Stranded Storm chaser nearly hit by Texas tornado 


“What a terrifying situation to be in. This occurred on this day in 2017.”

Jamie Simms, Discover Tornadoes website lead

Tornado Trackers’ Gabe Cox was the chaser involved. Watch the moment a stranded storm chaser was nearly hit by a large rain-wrapped tornado in Canton, Texas in the video below. 

The eye-opening footage in the above video was captured by Cox and (presumably) the other crew members of Tornado Tracks (Jeff Mangum, Jeremy Hamann). You can read the description for the YouTube uploaded video below. 

“After total loss of data and communication from a phone failure, our team members Gabe Cox became stuck in the mud while retreating from the first Canton, TX tornado.” 

Tornado Trackers

You can read Cox’s detailed account of the situation below: 

“Yesterday was pure hell. After my phone malfunctioned and I lost all information mid-chase, my car slid into a ditch during an effort to get as far away from an approaching EF-4 rain-wrapped tornado as I could. I nearly got the car back out, when it slid deeper into the ditch and sunk in for good. 

Going by the last radar image I saw, I knew I was very near the path of the tornado and, I assumed, in it. There were no places to run to, so I prepared for the worst. I composed myself enough to make a goodbye video to my wife and girls, set my camera on my dashboard, curled up in the seat, and prayed to spared. 

In the vide you can see the leading edge of the tornado passing ahead of me about 1/4 mile down the road before becoming completely wrapped in rain. The tornado was now at its widest point, nearly a mile wide. Debris was falling around me and he wind was picking up fast. After the longest minute of my life, I realised it had missed me. 

About fifteen minutes later and whilst a second large tornado was passing to the east of me, I was pulled out by a neighbour, Alberto, who I will forever be grateful for. My chase partner yesterday was driving in a separate vehicle and had driven in the direction of the damage path to blast west of it just before we lost communication. 

When I drove in the direction I last saw him go, still unable to call anyone, I came across pure destruction. I spent the next hour frantically searching the damage path, thoroughly convinced I was going to find his vehicle mangled on the side of the road.

First responders hadn’t gotten there yet. I came across houses completely blow apart, bloodied people wondering dazed through the neighbourhood and injured cows and horses running wild through the streets. I could hear dying animals crying out from underneath debris. I was able to help a few folks out before determining the only way to make sure my chase partner was alive was to find internet and use my computer to communicate.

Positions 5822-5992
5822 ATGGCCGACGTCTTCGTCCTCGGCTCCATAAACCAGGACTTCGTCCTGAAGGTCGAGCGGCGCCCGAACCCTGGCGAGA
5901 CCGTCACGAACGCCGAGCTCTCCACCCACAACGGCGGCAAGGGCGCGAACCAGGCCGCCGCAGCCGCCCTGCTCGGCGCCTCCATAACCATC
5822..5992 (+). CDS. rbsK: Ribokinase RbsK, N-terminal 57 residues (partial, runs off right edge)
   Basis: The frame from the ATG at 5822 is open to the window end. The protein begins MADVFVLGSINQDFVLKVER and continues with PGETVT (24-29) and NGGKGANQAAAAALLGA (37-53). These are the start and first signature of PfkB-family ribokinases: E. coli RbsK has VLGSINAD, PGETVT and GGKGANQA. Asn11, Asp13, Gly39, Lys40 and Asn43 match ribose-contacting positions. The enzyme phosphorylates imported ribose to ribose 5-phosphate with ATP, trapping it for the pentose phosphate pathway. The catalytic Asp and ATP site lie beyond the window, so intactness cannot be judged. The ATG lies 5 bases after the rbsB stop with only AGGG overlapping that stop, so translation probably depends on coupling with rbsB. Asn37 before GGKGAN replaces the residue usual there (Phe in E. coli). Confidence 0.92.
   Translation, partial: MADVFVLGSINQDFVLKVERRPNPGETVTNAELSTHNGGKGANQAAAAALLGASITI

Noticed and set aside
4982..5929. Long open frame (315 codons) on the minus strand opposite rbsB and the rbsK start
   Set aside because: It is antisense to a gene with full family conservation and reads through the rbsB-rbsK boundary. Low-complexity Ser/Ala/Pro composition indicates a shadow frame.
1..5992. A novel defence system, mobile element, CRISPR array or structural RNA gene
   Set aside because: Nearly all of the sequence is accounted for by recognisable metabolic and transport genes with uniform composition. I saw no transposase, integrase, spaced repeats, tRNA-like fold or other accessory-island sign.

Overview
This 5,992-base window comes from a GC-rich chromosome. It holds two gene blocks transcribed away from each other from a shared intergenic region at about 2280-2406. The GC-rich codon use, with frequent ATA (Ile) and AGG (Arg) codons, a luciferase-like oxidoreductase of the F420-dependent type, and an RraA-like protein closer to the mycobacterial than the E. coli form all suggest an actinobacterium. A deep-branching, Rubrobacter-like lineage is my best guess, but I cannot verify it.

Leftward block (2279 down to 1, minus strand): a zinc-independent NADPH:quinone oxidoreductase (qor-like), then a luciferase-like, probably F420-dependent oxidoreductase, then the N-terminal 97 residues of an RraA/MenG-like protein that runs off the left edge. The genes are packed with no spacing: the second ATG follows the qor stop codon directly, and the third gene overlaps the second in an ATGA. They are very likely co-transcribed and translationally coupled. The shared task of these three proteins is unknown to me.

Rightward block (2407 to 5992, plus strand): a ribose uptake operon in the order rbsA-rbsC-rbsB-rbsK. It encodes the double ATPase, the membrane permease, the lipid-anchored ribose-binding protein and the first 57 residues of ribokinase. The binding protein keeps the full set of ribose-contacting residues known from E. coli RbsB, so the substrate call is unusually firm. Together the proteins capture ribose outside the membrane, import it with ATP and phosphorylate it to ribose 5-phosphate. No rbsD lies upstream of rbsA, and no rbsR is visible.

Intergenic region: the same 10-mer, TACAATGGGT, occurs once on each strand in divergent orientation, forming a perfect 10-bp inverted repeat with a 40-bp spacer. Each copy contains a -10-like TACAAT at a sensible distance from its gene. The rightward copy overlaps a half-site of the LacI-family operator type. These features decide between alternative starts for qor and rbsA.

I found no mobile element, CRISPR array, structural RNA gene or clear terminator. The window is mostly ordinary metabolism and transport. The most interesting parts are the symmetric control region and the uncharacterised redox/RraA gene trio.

I hope back in my car and after 2 hours of driving, while fearing I was leaving his body behind, and while a third confirmed tornado was near my new location, I finally made contact and found out he was fine. At this point the full emotions of the past 4 hours hit and I nearly lost it in the gas station parking lot. 

What started as frustrating inconvenience with having my phone die turned into 4 hours of hell. I am beyond grateful to be alive to know my dear friend is okay, and that I get to go back home and see my wife and girls. My heart goes out to Canton and the families who lost loved ones [yesterday]. Please be praying for that community.”

The tornado in the above video occurred on the 29th April, 2017. More videos of the 2017 deadly tornado can be found below. 

As mentioned above, The tornado was rated EF-4 (with estimated peak wind speeds of 180 miles per hour). The length of this tornado’s path was almost 22 miles, according to the National Weather Service in Fort Worth, TX.

RELATED: Polaris tossed into the air by tornado in Orange, Texas 

Stay tuned to Discover Tornadoes for more tornado news, information, and more. 


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